Shareholder activists have been grousing about executive pay and benefits for years but are getting results now. “Populist pressures to limit executive pay are taking a toll,” says Scott Olsen, a Principal in the HR Services Group at PricewaterhouseCoopers LLP in New York. Executive plans have been under scrutiny for some time but, because of the financial crisis, they are under more scrutiny than ever, and shareholders are flexing their muscle, says James Scannella, a Senior Consultant with Towers Watson in New York.
Public and shareholder pressure now has led to executive plan redesigns. In the last 24 months, one in three Fortune 500 companies has made changes to executive plans, says Frederick.
When changes are made, there have been material changes in the objectives of these programs. “Executive plans are still highly relevant, but play a different role than three years ago,” says Doug Frederick, the Head of Mercer’s Executive Benefits Group in Louisville, Kentucky. For one thing, companies now are creating executive benefits programs that are more “sticky” and give shareholders more rights, says Roberts. Program redesigns also have led to the overall levels of executive benefits going down, says Frederick. Executive benefits had been on a continual upslope for more than a decade, and that seems to have stopped in 2008 to 2009, confirms Scannella.
One notable trend in the redesigns is to make executive benefits be more restorative and less supplemental, says Frederick. Firms still are providing executives with plans that compensate for Internal Revenue Code qualified plan limits, he says, but true SERPs, where executives get benefits above and beyond the rank and file, are less popular. In 2009 and 2010, says Scannella, the trend was for companies to freeze or terminate SERPs.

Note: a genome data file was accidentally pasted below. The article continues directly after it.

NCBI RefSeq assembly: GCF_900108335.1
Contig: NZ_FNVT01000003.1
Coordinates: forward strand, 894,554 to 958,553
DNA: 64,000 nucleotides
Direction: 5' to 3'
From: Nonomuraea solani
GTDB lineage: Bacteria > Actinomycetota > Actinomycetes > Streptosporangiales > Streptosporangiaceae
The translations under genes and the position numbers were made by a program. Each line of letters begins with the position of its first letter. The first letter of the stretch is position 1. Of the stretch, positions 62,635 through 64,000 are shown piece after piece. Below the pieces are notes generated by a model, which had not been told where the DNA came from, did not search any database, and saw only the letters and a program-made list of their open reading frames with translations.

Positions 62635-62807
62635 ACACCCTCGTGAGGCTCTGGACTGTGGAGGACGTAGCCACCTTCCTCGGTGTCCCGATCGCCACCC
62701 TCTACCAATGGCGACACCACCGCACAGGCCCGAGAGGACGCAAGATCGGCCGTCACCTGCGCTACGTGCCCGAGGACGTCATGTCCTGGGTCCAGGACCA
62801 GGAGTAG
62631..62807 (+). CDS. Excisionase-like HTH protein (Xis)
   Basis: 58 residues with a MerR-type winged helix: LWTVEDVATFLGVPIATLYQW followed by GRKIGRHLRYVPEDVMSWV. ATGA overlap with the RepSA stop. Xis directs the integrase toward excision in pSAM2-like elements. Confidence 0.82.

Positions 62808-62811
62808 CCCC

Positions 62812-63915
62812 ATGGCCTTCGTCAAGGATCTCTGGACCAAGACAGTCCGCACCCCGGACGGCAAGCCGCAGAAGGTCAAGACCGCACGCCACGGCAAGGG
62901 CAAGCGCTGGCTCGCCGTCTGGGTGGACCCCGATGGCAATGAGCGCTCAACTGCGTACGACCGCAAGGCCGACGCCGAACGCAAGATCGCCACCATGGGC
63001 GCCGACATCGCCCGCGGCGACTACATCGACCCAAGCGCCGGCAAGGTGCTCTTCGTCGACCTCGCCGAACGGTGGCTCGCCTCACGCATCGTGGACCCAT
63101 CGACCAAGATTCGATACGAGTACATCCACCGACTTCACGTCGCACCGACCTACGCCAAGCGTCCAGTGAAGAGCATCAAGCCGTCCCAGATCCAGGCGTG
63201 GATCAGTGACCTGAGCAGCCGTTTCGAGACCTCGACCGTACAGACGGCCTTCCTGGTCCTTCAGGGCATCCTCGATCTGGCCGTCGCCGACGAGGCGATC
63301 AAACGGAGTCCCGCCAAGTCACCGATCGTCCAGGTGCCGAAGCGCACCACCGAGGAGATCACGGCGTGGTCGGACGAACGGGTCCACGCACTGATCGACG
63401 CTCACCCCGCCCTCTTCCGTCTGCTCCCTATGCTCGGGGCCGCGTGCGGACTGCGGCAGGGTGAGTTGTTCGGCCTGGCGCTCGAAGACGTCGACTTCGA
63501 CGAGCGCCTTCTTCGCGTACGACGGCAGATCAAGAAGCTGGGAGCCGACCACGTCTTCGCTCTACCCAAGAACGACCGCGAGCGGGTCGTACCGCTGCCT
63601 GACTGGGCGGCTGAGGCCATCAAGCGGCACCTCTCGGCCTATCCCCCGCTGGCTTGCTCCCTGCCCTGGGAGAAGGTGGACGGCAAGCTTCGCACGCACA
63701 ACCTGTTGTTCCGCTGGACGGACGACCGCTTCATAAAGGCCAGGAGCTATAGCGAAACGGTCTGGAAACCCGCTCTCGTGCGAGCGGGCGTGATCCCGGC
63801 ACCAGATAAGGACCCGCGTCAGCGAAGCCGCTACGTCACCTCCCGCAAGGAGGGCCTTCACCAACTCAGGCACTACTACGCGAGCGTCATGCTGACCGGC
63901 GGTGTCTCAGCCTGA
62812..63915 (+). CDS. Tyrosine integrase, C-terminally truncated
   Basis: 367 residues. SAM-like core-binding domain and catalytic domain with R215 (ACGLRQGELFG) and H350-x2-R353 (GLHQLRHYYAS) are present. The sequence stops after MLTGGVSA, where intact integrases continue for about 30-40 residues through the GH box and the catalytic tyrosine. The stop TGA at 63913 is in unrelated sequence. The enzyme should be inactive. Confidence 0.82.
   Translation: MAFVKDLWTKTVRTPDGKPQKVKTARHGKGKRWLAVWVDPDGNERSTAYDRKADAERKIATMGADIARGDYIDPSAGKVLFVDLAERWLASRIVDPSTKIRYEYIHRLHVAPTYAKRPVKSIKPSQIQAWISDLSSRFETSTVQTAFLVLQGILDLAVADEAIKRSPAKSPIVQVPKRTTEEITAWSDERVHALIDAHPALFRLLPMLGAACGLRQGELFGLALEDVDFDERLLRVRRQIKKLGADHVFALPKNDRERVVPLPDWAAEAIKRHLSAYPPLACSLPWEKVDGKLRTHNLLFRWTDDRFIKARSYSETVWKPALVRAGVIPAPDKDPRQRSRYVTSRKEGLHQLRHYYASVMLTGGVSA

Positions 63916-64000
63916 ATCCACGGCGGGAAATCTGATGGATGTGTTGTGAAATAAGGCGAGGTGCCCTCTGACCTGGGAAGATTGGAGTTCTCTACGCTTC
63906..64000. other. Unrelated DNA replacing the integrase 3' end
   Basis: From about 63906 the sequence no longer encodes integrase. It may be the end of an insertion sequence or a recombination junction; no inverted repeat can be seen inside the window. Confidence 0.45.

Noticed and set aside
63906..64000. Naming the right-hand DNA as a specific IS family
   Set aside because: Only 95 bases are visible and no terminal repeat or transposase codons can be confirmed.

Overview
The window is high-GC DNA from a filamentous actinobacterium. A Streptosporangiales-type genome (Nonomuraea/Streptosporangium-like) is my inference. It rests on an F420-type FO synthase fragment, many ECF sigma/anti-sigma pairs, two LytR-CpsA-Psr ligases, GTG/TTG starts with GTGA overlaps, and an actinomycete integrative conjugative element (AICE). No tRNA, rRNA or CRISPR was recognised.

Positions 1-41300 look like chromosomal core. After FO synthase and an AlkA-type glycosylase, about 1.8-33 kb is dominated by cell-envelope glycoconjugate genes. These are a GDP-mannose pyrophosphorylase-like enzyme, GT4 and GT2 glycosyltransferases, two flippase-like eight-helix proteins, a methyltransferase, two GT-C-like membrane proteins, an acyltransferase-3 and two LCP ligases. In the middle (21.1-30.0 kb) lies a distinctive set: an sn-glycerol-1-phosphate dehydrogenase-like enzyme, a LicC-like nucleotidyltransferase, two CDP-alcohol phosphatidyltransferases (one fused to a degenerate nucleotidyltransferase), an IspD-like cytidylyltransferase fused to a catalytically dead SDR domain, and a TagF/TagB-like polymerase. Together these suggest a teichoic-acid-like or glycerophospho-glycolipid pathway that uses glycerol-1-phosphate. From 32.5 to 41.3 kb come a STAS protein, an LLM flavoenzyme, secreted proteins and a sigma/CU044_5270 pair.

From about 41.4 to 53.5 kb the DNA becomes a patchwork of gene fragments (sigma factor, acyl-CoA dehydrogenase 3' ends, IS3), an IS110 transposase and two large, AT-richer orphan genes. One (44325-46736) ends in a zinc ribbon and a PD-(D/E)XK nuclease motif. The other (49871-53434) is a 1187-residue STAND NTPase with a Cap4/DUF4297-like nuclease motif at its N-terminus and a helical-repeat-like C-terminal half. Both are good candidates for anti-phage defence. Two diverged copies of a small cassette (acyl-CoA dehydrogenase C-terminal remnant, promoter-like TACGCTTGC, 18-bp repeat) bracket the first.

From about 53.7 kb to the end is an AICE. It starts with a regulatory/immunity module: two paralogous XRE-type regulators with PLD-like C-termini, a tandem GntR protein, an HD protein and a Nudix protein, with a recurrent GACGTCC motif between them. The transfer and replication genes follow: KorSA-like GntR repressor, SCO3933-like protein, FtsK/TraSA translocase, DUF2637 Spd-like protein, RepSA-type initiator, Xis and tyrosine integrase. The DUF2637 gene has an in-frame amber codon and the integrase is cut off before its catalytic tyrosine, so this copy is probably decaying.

Additionally, as firms freeze and terminate qualified defined benefit plans, they are doing so for executives as well, adds Frederick. Eight out of 10 Fortune 500 plans that changed their qualified defined benefit plan changed the executive defined benefit plan as well, he says.
There also have been a lot of changes in the way equity grants are made to executives, says David Roberts, Head of Equity Plan Services at Bank of America Merrill Lynch in Scottsdale, Arizona. Previously, stock options and restrictive stock were the types of equity most often granted. The new trend is to grant restricted units tied to a performance factor, he says, such as stock price growth in relation to peers. Equity grants also have longer vesting periods, moving from a typical three-year period to one that is now five to seven years long.
Perhaps one of the biggest changes has been to the methodology for determining executive pay and benefits. Setting executive compensation only in relation to peers has lost favor. Previously, says Olsen, the primary driver of executive pay packages was peer group/benchmarking. This, however, was criticized as creating the so-called “Lake Wobegon” effect of spiraling executive compensation. Now, peer group/benchmarking is lower down in overall consideration, says Olsen. The new way, he says, is to look at pay and benefits more holistically and determine how a compensation program fits the overall goals of the company.
Historically, agrees Frederick, the primary analysis was whether a package was defensible in relation to peer group or industry pay. Now, he says, other factors are being heavily considered, including whether the compensation is internally defensible.